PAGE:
For Coaches Freak injury in back handspring

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Proud Parent
Nov 4, 2009
North Carolina
The little girl that hurt herself came in to make sure she saw me before the year end shows were over and she can't wait to heal and get back to work on the skills. I'm glad she doesn't appear to be scared of it.
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Pretend you are pushing open a screendoor that has a horizontal crossbar.
What did you do with your hands?
I'll bet not a one of you said point thumbs up and middle fingers outward to left and right...

Why is it that so many kids do that(?!) when they do backward handsprings?!!

The proper hand position upon landing is one where the thumbs are pointing towards each other - index and middle fingers about 45° inward towards the midline.
The triceps are the active elbow extensors in this skill - and IDEALLY the elbows will be bent (BUT IN THE PROCESS OF EXTENDING) at contact. The elbows should NOT be extended at contact - and of course we do not want the arms acting as "shock absorbers" (elbows bending) as they contact the tumbling surface. A great conditioning exercise for backward handsprings is "diamond" push-ups - make a diamond with your hands - thumbs and index fingers touching - and put your nose in the diamond.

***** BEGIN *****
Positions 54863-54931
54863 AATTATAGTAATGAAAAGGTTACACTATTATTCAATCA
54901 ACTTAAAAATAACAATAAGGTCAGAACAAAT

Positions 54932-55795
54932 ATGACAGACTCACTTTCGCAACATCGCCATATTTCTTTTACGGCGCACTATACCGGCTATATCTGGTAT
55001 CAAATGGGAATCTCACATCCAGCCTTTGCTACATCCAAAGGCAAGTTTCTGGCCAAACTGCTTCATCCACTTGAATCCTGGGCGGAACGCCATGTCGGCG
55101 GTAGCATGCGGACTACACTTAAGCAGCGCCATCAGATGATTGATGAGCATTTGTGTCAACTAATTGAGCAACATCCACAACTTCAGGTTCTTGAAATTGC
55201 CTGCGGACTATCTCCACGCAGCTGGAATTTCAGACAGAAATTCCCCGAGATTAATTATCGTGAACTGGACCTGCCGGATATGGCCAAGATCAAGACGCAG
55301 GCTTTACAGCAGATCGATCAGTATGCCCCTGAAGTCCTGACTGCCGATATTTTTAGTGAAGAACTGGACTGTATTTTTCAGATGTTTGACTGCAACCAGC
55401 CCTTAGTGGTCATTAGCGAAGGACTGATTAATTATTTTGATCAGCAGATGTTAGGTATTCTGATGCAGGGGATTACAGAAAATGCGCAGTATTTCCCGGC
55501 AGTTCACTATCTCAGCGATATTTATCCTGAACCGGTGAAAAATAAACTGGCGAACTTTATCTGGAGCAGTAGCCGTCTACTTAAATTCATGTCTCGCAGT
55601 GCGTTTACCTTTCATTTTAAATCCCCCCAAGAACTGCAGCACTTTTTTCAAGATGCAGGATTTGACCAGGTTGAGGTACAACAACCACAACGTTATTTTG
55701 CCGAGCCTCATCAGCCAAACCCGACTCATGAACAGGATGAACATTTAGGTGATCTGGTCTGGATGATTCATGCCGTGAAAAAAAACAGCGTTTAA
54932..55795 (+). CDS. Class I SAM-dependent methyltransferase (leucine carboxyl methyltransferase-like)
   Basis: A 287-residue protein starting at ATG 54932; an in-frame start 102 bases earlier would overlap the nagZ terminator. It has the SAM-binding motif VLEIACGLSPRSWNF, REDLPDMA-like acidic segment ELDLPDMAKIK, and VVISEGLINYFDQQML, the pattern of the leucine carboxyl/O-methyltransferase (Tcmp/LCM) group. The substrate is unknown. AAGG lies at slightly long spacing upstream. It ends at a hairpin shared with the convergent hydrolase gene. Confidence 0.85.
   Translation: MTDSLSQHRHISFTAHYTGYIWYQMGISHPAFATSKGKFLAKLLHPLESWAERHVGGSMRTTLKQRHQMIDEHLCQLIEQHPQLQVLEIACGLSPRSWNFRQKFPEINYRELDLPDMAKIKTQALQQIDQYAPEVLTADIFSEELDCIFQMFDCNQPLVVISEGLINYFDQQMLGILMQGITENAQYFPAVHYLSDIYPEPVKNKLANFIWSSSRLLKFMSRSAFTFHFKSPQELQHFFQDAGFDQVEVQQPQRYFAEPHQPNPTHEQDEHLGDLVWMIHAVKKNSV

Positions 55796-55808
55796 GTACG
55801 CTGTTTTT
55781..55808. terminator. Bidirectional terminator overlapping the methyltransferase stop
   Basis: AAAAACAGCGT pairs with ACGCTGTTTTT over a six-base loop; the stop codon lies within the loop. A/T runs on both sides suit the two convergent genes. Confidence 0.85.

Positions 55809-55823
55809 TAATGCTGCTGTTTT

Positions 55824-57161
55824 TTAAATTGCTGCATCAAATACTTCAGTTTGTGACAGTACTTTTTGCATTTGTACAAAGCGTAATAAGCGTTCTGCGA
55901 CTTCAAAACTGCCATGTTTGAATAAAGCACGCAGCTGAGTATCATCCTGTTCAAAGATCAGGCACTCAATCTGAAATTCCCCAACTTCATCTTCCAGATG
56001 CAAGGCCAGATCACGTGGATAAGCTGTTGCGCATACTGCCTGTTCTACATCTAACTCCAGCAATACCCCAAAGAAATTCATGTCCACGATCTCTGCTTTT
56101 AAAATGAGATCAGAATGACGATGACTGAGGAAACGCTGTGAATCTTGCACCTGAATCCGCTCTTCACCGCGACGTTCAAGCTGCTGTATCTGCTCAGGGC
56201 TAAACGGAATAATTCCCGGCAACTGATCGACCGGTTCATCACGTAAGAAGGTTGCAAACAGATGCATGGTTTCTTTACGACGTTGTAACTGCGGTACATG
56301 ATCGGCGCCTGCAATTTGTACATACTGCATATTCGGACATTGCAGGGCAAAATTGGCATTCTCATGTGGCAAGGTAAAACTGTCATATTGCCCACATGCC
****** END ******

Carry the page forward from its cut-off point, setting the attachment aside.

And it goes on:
To emphasize hand position - have your gymnasts working on backward handsprings go to a padded wall (or mat leaning against a wall) - chalk their hands up (so they can ***SEE*** their hand pattern) - and practice "punching" with their hands into the wall. PUSHING that screen door open! THAT is the action that is desired.
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Deleted member 14190

I was coaching a girl that has been working on back handsprings for what seems like forever. I tend to spot kids far longer than other coaches for safety reasons. This girl was finally doing the skill consistently on the down hill with just a touch spot. I usually spot just as much as the kid pushes down to save the wrists and elbows for these kids. The last one she did was a beautiful back handspring with no help from me. The shape was pretty, the angles were nice, she even timed the snap where she didn't appear to put much force on her hands. Some how she turned her left arm at exactly the wrong angle and the elbow dislocated. She ended up with a fracture in the elbow.

Has anyone else had a kid get hurt while actually doing a skill that appeared to be done correctly?
Any ideas on how to tell her she really didn't do anything wrong and she just needs to turn her fingers in instead of out on that hand?

Its a hard sport and injuries do happen. Dont beat yourself up about it.
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